The community banking industry is eagerly awaiting further guidance from the country's federal banking agencies following their announcement earlier this month that they do not expect to be able to implement new proposed regulatory capital rules consistent with the more rigorous international capital standards set forth in the comprehensive reform package known as Basel III by January 1, 2013.
Representatives from the Board of Governors of the Federal Reserve System, the Office of the Comptroller of the Currency and the FDIC testified before the Senate Committee on Banking, Housing and Urban Affairs on November 14, stating that adopting the rules by the original deadline could potentially have a negative impact on smaller community banks. Earlier this month, the federal banking agencies had explained in a joint press release that the delay in implementation was due to the numerous comment letters (over 1,500) submitted in response to the rulemaking notices. Among those letters were concerns from many in the banking industry, particularly smaller community banks, about their ability to accommodate such significant rule changes by the end of the year.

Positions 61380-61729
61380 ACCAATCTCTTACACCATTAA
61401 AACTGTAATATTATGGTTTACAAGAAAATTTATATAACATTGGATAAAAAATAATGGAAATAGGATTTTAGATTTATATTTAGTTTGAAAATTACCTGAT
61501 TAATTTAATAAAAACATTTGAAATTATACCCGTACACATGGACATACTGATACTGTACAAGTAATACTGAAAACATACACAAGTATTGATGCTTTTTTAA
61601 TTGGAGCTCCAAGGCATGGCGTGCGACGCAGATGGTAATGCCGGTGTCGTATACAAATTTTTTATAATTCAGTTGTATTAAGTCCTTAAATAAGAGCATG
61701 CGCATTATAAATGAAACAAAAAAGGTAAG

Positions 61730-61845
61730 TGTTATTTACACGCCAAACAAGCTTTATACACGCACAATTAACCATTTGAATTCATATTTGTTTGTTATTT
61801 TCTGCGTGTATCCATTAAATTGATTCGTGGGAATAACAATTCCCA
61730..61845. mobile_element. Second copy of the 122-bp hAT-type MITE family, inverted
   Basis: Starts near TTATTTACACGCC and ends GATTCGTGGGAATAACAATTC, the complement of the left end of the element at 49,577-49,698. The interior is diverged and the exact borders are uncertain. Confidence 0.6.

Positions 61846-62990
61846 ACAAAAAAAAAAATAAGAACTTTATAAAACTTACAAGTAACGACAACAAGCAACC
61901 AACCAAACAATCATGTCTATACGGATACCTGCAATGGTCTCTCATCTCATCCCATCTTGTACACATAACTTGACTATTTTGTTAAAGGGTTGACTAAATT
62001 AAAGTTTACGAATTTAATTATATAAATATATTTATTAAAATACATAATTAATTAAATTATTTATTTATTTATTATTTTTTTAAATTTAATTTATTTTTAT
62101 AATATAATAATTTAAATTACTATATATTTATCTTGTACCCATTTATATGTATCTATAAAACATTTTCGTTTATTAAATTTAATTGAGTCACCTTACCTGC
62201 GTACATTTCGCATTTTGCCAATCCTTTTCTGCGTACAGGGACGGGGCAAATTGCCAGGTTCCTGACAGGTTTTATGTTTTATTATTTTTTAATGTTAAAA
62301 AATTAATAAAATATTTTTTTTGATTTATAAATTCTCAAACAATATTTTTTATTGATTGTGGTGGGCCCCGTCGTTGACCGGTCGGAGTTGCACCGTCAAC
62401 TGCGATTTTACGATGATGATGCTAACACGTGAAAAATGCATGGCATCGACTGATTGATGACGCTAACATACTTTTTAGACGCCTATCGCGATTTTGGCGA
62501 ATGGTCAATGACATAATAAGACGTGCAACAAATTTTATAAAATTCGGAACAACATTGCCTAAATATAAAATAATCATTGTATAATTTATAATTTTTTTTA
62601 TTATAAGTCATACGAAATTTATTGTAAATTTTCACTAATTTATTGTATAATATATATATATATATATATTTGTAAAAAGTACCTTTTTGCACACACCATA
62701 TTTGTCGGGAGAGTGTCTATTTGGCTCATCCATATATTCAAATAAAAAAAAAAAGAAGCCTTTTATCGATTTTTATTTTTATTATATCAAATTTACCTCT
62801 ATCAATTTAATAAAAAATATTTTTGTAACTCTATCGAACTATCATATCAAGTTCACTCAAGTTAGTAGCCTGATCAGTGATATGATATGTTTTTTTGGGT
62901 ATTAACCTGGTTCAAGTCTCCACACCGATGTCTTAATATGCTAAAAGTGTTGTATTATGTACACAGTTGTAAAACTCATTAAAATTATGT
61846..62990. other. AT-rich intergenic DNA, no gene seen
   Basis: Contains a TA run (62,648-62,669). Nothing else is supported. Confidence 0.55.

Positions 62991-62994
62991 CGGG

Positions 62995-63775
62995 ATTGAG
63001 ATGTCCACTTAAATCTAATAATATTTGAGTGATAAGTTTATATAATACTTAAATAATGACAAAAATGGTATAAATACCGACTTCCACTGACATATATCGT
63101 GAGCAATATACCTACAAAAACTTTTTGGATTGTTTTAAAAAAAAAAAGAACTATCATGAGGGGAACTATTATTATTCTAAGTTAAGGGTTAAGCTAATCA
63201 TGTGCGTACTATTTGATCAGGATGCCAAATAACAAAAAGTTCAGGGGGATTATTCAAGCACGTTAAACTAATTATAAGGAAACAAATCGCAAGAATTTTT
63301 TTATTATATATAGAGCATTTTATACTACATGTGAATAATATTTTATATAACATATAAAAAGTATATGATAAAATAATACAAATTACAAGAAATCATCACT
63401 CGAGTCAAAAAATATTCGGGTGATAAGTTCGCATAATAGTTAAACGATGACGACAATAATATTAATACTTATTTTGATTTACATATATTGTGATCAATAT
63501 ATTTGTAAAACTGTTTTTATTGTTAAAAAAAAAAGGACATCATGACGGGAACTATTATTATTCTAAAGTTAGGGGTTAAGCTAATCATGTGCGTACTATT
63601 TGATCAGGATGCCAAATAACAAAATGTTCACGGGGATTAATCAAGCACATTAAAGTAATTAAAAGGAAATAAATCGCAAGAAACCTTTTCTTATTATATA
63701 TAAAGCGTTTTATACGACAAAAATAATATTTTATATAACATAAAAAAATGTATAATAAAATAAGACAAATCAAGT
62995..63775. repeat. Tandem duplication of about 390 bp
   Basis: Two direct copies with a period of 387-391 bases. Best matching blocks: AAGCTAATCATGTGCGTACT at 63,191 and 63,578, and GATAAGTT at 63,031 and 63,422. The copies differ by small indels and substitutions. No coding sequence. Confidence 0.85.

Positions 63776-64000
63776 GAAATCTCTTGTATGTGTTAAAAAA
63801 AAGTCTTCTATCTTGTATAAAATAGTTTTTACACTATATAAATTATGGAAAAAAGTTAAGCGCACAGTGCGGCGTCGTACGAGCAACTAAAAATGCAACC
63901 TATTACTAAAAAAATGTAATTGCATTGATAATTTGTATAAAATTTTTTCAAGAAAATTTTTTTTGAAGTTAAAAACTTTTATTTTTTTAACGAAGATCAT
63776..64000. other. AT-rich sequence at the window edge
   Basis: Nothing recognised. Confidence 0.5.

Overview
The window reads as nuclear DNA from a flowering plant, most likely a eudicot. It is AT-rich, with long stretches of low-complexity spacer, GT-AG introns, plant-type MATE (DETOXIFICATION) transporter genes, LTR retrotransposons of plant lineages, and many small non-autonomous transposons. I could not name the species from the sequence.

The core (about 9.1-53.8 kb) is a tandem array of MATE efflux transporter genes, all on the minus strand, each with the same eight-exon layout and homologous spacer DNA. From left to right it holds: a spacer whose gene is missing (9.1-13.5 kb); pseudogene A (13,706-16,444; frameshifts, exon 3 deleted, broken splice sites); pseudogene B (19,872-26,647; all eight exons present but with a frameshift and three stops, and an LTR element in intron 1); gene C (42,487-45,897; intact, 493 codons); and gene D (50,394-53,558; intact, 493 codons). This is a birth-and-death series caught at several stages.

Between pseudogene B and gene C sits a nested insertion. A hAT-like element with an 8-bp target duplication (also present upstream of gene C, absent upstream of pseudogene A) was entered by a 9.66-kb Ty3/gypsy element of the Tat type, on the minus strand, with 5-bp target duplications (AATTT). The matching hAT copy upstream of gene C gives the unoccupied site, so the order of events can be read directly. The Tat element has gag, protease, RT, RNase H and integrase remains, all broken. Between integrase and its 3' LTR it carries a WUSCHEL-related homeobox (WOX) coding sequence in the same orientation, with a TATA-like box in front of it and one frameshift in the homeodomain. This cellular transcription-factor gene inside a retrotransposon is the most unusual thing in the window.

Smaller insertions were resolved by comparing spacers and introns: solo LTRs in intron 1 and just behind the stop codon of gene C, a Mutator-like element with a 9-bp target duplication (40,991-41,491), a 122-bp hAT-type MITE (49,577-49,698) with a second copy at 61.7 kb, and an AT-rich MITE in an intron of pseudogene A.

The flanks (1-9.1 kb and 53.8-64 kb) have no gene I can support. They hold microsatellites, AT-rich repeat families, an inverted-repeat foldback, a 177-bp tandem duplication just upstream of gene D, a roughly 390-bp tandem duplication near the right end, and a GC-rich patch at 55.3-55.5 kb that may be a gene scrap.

In announcing their decision to delay the implementation of the proposed rules, the banking agencies indicated that they are aware of the directive from the Basel Committee on Banking Supervision (BCBS) for all members of the committee to adopt the proposed rules by January 1, 2013, but such timing concerns are outweighed by the operational and other considerations of those in the U.S. banking industry in determining appropriate implementation dates for final rules and related transition periods. It will be interesting to see if and how the banking agencies decide to make material changes to the proposed rules to address the numerous concerns raised in the comment letters.
By way of background, the federal banking agencies in June issued three notices of proposed rulemaking that would revise and replace the current regulatory capital rules by making them consistent with the more rigorous international capital standards agreed to by the BCBS in Basel III as well as certain provisions of the Dodd-Frank Act.